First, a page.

Lymph node (LN) High Low  (~High)
Lung High High

Figure 1. Proliferation of CD4+ T cells in peripheral blood of HTLV-1-infected patient

Paraffin embedded specimens of peripheral blood mononuclear cells (PBMCs) were compared between an acute type of ATL patient and a HTLV-1 carrier. Most of PBMCs from a patient with ATL showed the proliferating CD4+CD8- T cells (MIB-1, Ki-67) but not PBMCs from a HTLV-1 carrier.





Figure 2. Lung diseases with tissue remodeling

Activation of matrix metalloproteinases, ADAM10 and ADAM17, are associated with severe lung diseases which accompany tissue remodeling.

Key words

Adult T-cell leukemia/lymphoma (ATL), human T-cell leukemia virus type 1 (HTLV-1), soluble CD30 (sCD30), microenvironment, pulmonary involvement

References

  • 1. Takatsuki K (2005) Discovery of adult T-cell leukemia. Retrovirology 2: 16. [Crossref]
  • 2. Uchiyama T, Yodoi J, Sagawa K, Takatsuki K, Uchino H (1977) Adult T-cell leukemia: clinical and hematologic features of 16 cases. Blood 50: 481-492. [Crossref]
  • 3. Pornkuna R, Wongkhantee S, Jinathongthai S, Shimogawa S, Takemoto S (2014) Effect of blood transfusion on supportive therapy of elderly patients at Kumamoto, Japan as compared with Khon Kaen, Thailand. J Hematol Thrombo Dis 2: 152.
  • 4. Pornkuna R, Takemoto S (2014) A lack of cellular senescence, formation of microenvironment, and role of soluble CD30 in development of adult T-cell leukemia/lymphoma. J Hematol Thrombo Dis 2: 151.
  • 5. Takemoto S, Matsuoka M, Yamaguchi K, Takatsuki K (1994) A novel diagnostic method of adult T-cell leukemia: monoclonal integration of human T-cell lymphotropic virus type I provirus DNA detected by inverse polymerase chain reaction. Blood 84: 3080-3085. [Crossref]
  • 6. Nishioka C, Takemoto S, Kataoka S, Yamanaka S, Moriki T, et al. (2005) Serum level of soluble CD30 correlates with the aggressiveness of adult T-cell leukemia/lymphoma. Cancer Sci 96: 810-815. [Crossref]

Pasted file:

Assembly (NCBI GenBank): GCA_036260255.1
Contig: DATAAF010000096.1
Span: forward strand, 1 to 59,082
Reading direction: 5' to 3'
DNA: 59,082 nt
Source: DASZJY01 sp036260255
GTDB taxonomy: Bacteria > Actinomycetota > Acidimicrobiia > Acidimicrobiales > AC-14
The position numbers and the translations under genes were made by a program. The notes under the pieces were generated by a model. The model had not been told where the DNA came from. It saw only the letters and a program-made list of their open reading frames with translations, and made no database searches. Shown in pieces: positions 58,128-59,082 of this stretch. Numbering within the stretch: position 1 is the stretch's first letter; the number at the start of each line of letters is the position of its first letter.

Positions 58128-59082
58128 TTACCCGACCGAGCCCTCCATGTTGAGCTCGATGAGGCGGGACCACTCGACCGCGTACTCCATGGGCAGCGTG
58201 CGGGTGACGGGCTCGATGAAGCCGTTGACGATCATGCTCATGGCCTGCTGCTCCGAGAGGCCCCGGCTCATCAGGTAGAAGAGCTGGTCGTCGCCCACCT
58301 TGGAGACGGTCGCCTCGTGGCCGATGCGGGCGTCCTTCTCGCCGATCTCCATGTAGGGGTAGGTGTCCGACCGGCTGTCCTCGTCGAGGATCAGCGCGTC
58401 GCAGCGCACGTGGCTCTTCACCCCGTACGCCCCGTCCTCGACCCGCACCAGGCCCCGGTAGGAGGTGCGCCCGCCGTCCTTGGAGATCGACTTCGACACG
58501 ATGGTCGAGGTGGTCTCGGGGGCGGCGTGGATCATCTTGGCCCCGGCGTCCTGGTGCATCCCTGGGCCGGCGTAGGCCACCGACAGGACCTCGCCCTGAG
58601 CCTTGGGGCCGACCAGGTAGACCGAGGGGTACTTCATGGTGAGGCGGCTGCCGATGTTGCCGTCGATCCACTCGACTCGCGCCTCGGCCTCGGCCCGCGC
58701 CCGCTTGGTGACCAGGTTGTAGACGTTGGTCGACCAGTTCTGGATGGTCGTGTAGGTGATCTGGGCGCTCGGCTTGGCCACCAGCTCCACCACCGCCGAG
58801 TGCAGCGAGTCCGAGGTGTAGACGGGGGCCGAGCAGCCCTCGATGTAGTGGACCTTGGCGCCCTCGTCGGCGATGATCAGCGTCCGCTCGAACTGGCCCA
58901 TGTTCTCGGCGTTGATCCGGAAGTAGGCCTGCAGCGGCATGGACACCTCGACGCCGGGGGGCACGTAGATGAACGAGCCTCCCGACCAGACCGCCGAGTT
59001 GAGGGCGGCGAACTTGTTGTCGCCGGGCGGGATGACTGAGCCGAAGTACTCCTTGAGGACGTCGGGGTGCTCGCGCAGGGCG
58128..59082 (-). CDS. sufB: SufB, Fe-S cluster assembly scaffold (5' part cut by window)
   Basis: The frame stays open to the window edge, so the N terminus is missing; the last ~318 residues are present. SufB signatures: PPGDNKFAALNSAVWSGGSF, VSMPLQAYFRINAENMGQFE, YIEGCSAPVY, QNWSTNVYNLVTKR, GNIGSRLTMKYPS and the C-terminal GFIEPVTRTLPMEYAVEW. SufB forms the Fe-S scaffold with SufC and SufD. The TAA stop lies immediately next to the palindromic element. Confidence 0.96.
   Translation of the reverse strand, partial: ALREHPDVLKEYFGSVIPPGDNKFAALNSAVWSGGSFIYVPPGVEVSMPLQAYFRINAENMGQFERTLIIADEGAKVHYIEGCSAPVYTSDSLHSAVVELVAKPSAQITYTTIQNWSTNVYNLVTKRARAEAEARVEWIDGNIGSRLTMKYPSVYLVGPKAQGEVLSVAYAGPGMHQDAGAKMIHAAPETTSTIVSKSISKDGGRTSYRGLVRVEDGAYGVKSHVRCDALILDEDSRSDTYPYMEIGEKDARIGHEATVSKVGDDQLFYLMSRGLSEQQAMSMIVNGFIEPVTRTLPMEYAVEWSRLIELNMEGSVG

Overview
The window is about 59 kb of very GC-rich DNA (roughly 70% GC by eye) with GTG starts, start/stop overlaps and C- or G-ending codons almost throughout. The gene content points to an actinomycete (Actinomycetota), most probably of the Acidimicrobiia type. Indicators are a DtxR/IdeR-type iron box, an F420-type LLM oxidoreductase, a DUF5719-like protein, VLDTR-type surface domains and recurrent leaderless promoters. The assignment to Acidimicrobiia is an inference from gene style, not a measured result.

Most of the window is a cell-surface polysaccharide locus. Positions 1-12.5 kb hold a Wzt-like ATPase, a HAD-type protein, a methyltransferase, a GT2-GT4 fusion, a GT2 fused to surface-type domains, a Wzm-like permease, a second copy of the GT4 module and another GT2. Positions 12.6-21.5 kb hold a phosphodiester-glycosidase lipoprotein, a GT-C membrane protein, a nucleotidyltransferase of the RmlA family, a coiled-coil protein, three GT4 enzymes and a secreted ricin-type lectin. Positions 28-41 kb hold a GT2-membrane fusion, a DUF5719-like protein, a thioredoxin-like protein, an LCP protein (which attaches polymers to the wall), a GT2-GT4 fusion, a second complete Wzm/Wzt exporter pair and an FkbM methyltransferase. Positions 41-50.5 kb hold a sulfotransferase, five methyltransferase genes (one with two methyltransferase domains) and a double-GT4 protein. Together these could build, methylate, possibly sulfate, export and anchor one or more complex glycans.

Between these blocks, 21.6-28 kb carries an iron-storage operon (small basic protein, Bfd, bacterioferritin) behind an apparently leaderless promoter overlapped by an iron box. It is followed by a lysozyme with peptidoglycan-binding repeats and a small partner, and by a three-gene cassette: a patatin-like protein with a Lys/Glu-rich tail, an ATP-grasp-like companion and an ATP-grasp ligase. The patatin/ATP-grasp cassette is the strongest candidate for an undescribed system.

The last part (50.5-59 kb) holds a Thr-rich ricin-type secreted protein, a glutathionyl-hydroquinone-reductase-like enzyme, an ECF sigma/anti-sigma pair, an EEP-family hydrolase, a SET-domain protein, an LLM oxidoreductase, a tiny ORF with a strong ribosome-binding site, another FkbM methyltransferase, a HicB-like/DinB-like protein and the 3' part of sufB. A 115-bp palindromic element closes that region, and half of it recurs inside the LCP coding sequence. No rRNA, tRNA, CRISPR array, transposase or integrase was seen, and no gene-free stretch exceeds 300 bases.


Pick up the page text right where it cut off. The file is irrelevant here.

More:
• 7. Horie R, Watanabe T (1998) CD30: expression and function in health and disease. Semin Immunol 10: 457-470. [Crossref]
  • 8. Hansen HP, Dietrich S, Kisseleva T, Mokros T, Mentlein R, et al. (2000) CD30 shedding from Karpas 299 lymphoma cells is mediated by TNF-alpha-converting enzyme. J Immunol 165: 6703-6709. [Crossref]
  • 9. Krampera M, Vinante F, Tavecchia L, Morosato L, Chilosi M, et al. (1999) Progressive polarization towards a T helper/cytotoxic type-1 cytokine pattern during age-dependent maturation of the immune response inversely correlates with CD30 cell expression and serum concentration. Clin Exp Immunol 117: 291-297. [Crossref]
  • 10. Ohshima K, Niino D, Karube K (2014) Microenvironment of adult T-cell leukemia/lymphoma-associated nodal lesions. Int J Hematol 99: 240-248. [Crossref]
  • Pornkuna R, Nishioka C, Takemoto S (2014) What is the role of soluble cytokine receptors in adult T-cell leukemia/lymphoma. J Hematol Thrombo Dis.

Editorial Information

Editor-in-Chief

Masayoshi Yamaguchi
Emory University School of Medicine

Article Type

Short Communication

Publication history

Received: September 11, 2014
Accepted: September 26, 2014
Published: October 2, 2014

Copyright

Citation

Takemoto S and Pornkuna R (2014). Soluble CD30 and peripheral blood or pulmonary involvement of adult T-cell leukemia/lymphoma. Integr. Cancer Sci. Therap. 1: doi: 10.15761/ICST.1000103

Corresponding author

Shigeki Takemoto

Chief of Clinical laboratory, National Hospital Organization Kumamoto Medical Center, 1-5 Ninomaru, Kumamoto 860-0008, Japan, Tel: +81-96-353-6501; Fax: +81-96-325-2519

E-mail : takemots@kumamed.jp

Table 1. Serum levels of soluble cytokine receptors and tumor involvement

Involved organs Soluble IL-2R α chain
(sIL-2R)
Soluble CD30
(sCD30)
Peripheral blood (PB) High ~Very high High ~Very high
Lymph node (LN) High Low  (~High)
Lung High High

Figure 1. Proliferation of CD4+ T cells in peripheral blood of HTLV-1-infected patient

Paraffin embedded specimens of peripheral blood mononuclear cells (PBMCs) were compared between an acute type of ATL patient and a HTLV-1 carrier. Most of PBMCs from a patient with ATL showed the proliferating CD4+CD8- T cells (MIB-1, Ki-67) but not PBMCs from a HTLV-1 carrier.





Figure 2. Lung diseases with tissue remodeling

Activation of matrix metalloproteinases, ADAM10 and ADAM17, are associated with severe lung diseases which accompany tissue remodeling.